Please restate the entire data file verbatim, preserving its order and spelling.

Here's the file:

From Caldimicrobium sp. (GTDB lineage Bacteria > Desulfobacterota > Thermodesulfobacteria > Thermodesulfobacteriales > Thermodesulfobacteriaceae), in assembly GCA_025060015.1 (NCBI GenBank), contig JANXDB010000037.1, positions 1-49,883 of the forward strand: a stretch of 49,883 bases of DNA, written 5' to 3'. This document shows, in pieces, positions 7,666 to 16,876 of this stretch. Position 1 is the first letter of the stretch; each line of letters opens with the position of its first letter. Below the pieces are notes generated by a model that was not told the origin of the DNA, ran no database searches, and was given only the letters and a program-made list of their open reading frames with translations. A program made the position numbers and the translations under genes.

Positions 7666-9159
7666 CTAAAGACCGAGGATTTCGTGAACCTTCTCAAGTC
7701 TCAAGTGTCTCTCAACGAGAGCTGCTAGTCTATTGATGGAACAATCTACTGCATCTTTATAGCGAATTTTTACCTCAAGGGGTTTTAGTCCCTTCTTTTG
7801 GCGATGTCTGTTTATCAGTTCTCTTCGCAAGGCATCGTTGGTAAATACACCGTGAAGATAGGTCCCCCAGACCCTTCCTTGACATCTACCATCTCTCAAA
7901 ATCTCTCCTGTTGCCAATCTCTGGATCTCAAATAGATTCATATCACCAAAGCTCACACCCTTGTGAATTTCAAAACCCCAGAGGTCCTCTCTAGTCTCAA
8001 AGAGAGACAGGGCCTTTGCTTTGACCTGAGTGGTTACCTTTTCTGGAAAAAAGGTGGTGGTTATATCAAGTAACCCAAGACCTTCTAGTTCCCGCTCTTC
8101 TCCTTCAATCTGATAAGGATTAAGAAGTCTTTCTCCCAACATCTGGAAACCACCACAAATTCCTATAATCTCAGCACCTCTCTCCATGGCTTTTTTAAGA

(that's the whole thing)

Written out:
From Caldimicrobium sp. (GTDB lineage Bacteria > Desulfobacterota > Thermodesulfobacteria > Thermodesulfobacteriales > Thermodesulfobacteriaceae), in assembly GCA_025060015.1 (NCBI GenBank), contig JANXDB010000037.1, positions 1-49,883 of the forward strand: a stretch of 49,883 bases of DNA, written 5' to 3'. This document shows, in pieces, positions 7,666 to 16,876 of this stretch. Position 1 is the first letter of the stretch; each line of letters opens with the position of its first letter. Below the pieces are notes generated by a model that was not told the origin of the DNA, ran no database searches, and was given only the letters and a program-made list of their open reading frames with translations. A program made the position numbers and the translations under genes.

Positions 7666-9159
7666 CTAAAGACCGAGGATTTCGTGAACCTTCTCAAGTC
7701 TCAAGTGTCTCTCAACGAGAGCTGCTAGTCTATTGATGGAACAATCTACTGCATCTTTATAGCGAATTTTTACCTCAAGGGGTTTTAGTCCCTTCTTTTG
7801 GCGATGTCTGTTTATCAGTTCTCTTCGCAAGGCATCGTTGGTAAATACACCGTGAAGATAGGTCCCCCAGACCCTTCCTTGACATCTACCATCTCTCAAA
7901 ATCTCTCCTGTTGCCAATCTCTGGATCTCAAATAGATTCATATCACCAAAGCTCACACCCTTGTGAATTTCAAAACCCCAGAGGTCCTCTCTAGTCTCAA
8001 AGAGAGACAGGGCCTTTGCTTTGACCTGAGTGGTTACCTTTTCTGGAAAAAAGGTGGTGGTTATATCAAGTAACCCAAGACCTTCTAGTTCCCGCTCTTC
8101 TCCTTCAATCTGATAAGGATTAAGAAGTCTTTCTCCCAACATCTGGAAACCACCACAAATTCCTATAATCTCAGCACCTCTCTCCATGGCTTTTTTAAGA